Apical periodontitis is a pathological change of the periapical tissue that frequently develops as a consequence of irreversible pulpitis. In the presence of direct pulp exposure, nonspecific and specific inflammatory mediators, such as kinins, cytokines, complement fragments, and antigens, invade the pulp and eventually the periapical tissue. Apical periodontitis is classified into different stages. Initially, the first extension of pulp pathology into the periapical tissue is an egress of inflammatory mediators, such as bacterial toxins. This early process may not necessarily be associated with PL, which typically develops later in the process.8

The goal of RCT is to salvage the tooth and eliminate pulpal and periapical infection and inflammation. Root canal treatment entails removal of the pulp tissue followed by cleaning, disinfection, shaping, preparing, and solid obturation of the pulp cavity with biologically inert materials.9–11

Although the teeth of cats are substantially smaller than the teeth of dogs, they have similar morphology. In cats, RCT can be challenging owing to the small size of the teeth; therefore, the procedure is most commonly limited to the canine teeth because they are of adequate size and the most amenable to endodontic treatment. Root canal treatment has been described and is an accepted treatment modality in cats.1,5,7,9,12 However, the success rate of RCT in cats has not been reported to date, and our understanding of RCT success rates stem from human2 and dog12 studies. Thus, the purpose of the study reported here was to describe the outcome of RCT of canine teeth in cats.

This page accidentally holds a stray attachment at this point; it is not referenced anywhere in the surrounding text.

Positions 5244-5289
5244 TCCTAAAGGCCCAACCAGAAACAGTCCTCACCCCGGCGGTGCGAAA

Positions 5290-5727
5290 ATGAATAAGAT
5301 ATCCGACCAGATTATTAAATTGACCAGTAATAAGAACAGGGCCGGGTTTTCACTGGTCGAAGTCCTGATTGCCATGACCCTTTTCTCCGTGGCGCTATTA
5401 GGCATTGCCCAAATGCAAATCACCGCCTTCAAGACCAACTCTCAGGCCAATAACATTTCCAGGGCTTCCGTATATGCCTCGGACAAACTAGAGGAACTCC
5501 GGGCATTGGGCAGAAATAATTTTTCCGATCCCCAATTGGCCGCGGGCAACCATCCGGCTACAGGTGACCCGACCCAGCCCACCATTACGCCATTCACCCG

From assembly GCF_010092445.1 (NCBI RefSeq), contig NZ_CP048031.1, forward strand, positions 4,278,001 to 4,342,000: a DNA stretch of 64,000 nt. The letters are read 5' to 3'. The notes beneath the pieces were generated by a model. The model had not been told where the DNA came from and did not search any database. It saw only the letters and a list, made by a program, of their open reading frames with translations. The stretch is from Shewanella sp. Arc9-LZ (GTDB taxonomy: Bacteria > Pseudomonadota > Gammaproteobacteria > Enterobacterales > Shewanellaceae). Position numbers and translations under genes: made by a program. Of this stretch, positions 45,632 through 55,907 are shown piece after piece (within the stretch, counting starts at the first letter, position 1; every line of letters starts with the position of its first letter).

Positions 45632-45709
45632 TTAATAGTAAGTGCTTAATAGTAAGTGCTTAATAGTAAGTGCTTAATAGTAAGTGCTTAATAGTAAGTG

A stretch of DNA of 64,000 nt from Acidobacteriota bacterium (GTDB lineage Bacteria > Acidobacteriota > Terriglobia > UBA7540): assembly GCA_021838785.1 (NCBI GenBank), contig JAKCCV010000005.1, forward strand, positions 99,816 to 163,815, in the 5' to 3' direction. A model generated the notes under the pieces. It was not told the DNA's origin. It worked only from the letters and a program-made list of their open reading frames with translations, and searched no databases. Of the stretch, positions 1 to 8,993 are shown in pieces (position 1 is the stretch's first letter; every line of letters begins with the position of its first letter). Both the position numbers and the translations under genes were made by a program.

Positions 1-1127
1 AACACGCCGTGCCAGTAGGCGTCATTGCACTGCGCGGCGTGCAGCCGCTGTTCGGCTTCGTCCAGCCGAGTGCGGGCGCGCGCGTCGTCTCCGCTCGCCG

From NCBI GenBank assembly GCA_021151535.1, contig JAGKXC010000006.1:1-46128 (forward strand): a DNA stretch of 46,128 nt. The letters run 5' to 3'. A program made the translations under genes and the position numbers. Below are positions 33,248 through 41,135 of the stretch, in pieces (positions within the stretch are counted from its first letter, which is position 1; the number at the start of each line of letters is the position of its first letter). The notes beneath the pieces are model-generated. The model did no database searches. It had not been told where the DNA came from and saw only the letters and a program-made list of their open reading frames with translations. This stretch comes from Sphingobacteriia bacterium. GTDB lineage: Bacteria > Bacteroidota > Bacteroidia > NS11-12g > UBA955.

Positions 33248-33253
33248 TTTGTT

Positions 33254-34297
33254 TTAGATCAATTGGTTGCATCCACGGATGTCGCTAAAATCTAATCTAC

Materials and Methods

Case selection criteria

The medical record databases of 2 veterinary teaching hospitals (University of California-Davis William R. Pritchard Veterinary Medical Teaching Hospital and Cornell University Hospital for Animals) and 3 private dental specialty practices (Aggie Animal Dental Center in Mill Valley, Calif; Animal Dental Clinic in San Carlos, Calif; and Anident Veterinary Clinic in Veikkola, Finland) were searched to identify cats that underwent RCT of at least 1 canine tooth between 1998 and 2016. Only cats that had at least 1 recheck appointment following RCT during which they were anesthetized and had radiographs obtained of the treated tooth or teeth were included in the study. Also, all teeth assessed in the study had to be free of severe periodontal disease or evidence of resorptive lesions.

Medical records review

For each cat included in the study, information extracted from the medical record included signalment, affected teeth, and reason for RCT. All dental radiographic images obtained before and immediately after RCT and during all follow-up examinations were reviewed.

RCT procedure